Like other books by Americans traveling to Third World countries, this book dwells too much on the discomforts and not enough on the local people. Travel accounts seem to be egocentric, telling us more about the writer’s peccadilloes and emotions than about the place being visited. The early chapters that relate the authors’ decision to go, preparations, and initial problems are a very long introduction to the real heart of the book. It is not until chapters 15, 16 and 17 that we finally learn about the jobs they had and the people they met. These chapters are the best in the book in that they provide some insight into the life of people in China and the thoughts of individuals as they try to accomplish their jobs and fulfill their dreams. The first several chapters seemed to be stuck on culture shock and the adjustments necessary to living in a Third World country, some of which I felt they should have expected and been prepared for.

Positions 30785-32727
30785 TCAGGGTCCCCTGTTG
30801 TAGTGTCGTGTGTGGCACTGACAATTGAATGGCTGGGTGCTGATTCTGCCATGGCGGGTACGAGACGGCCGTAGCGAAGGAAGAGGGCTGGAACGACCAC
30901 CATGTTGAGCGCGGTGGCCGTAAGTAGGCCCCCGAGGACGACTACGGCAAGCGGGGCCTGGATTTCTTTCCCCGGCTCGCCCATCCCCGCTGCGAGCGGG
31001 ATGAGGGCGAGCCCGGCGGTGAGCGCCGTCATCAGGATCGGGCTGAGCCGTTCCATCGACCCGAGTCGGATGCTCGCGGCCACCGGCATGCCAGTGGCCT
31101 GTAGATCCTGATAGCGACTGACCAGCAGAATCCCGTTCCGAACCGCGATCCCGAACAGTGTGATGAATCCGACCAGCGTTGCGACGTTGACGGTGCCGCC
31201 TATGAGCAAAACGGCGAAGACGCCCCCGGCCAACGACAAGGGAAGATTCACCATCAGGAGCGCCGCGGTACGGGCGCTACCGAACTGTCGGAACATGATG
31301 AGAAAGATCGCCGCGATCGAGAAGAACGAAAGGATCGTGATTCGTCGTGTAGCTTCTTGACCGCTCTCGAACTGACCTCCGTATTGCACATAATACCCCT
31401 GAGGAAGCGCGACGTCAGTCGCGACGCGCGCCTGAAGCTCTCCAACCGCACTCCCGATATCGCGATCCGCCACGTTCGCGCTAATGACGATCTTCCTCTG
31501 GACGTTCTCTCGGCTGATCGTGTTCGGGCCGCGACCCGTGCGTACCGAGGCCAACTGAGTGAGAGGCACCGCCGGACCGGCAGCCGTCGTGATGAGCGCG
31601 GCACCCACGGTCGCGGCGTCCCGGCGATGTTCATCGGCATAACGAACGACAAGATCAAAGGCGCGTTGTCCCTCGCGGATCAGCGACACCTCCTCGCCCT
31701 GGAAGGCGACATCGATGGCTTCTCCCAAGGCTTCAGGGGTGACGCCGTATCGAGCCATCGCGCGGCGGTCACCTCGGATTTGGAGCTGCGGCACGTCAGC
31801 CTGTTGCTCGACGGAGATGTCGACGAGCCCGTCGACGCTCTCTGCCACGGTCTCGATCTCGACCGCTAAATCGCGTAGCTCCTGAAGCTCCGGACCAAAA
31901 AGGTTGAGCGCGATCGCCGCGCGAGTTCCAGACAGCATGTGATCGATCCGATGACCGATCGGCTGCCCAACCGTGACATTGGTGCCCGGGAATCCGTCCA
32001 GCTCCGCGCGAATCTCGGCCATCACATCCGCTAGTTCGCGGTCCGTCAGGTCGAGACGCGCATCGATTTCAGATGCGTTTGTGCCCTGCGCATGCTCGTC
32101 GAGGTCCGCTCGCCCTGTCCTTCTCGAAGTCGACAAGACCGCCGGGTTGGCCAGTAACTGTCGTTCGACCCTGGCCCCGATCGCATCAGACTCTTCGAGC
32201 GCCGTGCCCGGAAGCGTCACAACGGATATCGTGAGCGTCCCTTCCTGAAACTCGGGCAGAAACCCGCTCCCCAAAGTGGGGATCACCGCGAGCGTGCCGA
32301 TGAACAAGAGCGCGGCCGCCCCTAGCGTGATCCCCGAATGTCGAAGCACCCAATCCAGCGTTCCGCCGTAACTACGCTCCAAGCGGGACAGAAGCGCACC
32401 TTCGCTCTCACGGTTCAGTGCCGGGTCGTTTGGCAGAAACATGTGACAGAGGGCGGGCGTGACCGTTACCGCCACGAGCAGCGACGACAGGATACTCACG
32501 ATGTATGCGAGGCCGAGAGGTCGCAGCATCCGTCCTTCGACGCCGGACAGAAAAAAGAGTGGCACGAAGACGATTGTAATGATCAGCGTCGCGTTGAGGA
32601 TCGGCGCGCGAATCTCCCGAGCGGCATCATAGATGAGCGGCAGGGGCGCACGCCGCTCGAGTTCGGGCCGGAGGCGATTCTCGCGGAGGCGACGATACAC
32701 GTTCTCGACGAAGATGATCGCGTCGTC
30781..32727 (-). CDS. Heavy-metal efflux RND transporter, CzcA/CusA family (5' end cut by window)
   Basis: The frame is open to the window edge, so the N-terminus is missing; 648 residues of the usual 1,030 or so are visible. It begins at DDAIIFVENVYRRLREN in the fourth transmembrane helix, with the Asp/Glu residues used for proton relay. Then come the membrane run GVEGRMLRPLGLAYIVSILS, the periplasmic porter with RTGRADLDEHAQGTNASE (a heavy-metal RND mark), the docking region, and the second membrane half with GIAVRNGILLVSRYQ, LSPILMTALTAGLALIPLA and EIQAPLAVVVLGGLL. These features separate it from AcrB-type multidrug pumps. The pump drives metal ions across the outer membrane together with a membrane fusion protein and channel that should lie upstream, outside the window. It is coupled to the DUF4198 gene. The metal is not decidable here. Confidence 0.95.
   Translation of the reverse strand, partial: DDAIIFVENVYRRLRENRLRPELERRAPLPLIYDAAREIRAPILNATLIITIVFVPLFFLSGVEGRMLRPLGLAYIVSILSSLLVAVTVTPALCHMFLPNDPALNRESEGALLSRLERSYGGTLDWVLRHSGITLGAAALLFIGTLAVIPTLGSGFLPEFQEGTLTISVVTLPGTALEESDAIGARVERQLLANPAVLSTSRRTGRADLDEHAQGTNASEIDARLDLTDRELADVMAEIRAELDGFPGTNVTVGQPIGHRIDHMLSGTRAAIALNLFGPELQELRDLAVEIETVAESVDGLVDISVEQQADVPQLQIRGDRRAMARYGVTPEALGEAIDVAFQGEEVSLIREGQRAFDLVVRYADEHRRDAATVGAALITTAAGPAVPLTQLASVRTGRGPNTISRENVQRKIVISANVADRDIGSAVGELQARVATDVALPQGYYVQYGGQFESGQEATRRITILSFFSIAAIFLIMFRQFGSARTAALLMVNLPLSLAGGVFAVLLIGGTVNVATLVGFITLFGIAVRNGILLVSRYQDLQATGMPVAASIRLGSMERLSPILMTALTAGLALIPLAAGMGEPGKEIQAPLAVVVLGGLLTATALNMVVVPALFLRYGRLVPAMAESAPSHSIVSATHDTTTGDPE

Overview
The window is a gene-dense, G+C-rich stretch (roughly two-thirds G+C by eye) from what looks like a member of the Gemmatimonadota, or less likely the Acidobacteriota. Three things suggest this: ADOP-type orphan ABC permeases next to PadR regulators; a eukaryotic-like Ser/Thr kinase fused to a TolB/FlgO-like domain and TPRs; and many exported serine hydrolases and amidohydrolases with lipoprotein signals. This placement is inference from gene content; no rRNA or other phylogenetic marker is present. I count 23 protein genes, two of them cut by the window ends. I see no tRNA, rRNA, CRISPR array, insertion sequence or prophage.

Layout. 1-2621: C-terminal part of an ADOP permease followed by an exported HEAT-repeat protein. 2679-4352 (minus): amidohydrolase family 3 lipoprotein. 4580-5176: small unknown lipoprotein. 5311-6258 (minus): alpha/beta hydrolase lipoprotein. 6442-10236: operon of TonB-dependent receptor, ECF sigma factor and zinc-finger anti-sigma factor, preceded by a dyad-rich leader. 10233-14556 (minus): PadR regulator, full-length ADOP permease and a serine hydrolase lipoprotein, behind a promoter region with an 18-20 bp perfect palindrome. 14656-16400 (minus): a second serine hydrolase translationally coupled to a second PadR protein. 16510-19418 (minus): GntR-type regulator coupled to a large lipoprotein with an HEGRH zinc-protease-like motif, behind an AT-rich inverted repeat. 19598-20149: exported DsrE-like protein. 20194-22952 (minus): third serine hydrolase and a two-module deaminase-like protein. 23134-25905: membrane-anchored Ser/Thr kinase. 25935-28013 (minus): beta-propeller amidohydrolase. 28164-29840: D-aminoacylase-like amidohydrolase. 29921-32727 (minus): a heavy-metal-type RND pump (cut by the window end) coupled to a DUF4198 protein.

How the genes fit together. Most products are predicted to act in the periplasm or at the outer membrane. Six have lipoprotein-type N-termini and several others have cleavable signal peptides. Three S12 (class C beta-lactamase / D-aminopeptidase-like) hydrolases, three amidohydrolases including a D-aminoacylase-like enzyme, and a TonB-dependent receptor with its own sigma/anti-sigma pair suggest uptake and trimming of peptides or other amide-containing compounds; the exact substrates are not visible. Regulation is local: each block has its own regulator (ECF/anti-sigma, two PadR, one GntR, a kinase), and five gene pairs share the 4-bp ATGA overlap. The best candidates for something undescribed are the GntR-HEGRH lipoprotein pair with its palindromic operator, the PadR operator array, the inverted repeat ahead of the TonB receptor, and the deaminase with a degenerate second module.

Sweet and Sour: One Woman’s Chinese Adventure, One Man’s Chinese Torture